The summer holiday season is just around the corner.
For most people this is a joyous time, traditionally sharing gifts with loved ones and sharing happy times with families – and eating too much!
However, for some the holiday season can be daunting.
Each year there are many people who face the holidays for the first time since experiencing the loss of a loved one.
Regardless of age, grief can come to people in many forms and often the most difficult is the loss of a loved one.
One support network available for people in the Greater Geelong region is Tuckers Funeral and Bereavement Service.
Since the late 1970s Tuckers has been offering additional care to the families it serves through its Bereavement Care Program.
“We are passionate about caring for our community and that extends beyond the funeral service.
“Not everyone needs additional support but it is something that can be requested by families as needed,” said Karen Thirlwell of Tuckers.
“We consider it a vital part of our service and care provided to our families.”
Grief can be a confusing experience and grieving people are often misunderstood because their world has been literally turned upside down.
It can show itself in many different emotions and behaviours and is experienced differently by each person.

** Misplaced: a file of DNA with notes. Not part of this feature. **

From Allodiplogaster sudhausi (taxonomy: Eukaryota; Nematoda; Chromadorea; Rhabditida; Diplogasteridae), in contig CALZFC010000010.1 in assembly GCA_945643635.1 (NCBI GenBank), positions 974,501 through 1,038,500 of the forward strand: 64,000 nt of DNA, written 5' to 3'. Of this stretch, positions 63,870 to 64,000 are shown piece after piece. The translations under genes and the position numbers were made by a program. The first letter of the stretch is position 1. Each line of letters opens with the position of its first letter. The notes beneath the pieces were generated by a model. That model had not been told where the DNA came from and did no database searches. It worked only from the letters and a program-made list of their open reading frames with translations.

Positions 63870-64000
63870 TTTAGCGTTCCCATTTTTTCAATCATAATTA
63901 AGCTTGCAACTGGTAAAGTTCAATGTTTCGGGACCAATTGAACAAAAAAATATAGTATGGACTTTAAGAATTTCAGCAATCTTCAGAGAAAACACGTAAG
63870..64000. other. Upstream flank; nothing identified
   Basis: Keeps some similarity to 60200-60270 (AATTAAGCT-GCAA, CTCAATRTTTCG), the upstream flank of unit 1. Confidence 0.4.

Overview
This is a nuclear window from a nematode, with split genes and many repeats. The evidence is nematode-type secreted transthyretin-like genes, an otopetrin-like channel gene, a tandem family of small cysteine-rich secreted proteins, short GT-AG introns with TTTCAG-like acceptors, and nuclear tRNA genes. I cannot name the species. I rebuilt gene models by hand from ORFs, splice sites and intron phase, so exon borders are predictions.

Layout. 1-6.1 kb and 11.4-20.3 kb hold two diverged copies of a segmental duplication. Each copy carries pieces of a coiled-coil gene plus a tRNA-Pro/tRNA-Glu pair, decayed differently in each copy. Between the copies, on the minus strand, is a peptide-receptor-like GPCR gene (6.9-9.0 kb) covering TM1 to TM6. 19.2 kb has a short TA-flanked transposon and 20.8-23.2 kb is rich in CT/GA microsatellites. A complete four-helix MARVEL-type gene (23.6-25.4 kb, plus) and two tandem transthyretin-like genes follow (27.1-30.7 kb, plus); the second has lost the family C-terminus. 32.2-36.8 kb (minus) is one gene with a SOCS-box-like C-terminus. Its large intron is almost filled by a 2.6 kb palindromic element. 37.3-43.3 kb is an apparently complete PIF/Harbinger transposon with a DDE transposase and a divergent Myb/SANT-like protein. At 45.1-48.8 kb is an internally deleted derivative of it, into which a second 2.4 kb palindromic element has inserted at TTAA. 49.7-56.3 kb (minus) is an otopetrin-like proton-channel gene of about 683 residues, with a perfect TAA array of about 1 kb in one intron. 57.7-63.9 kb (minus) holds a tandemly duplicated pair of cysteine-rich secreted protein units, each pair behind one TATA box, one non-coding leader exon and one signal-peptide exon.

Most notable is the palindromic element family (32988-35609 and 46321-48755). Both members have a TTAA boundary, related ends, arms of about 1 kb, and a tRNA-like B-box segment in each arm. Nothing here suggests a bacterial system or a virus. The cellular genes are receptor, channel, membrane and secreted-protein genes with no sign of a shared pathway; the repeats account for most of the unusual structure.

Tips for coping with grief during the Christmas season.
1. Acknowledge that the coming holiday season will be different, perhaps even challenging;
2. Make plans, but keep them flexible;
3. Discuss plans with other family members in advance;
4. Decide which traditions the family wants to keep or those that should be changed;
5. Accept that everyone grieves differently, even within the same family;
6. Ask for help with daunting tasks;
7. Prioritise commitments and allow time for self-care;
8. Acknowledge the passed loved one in some way. For example light a candle, hang a special decoration or raise a toast;
9. Allow time to grieve but also to experience times of pleasure and joy;
10. Monitor food and alcohol intake, it can be easy to use these for self-comfort;
11. Donate a gift or some time to a charity – honouring the memory of the loved one;
12. Trust instincts to know what will be helpful to deal with the loss.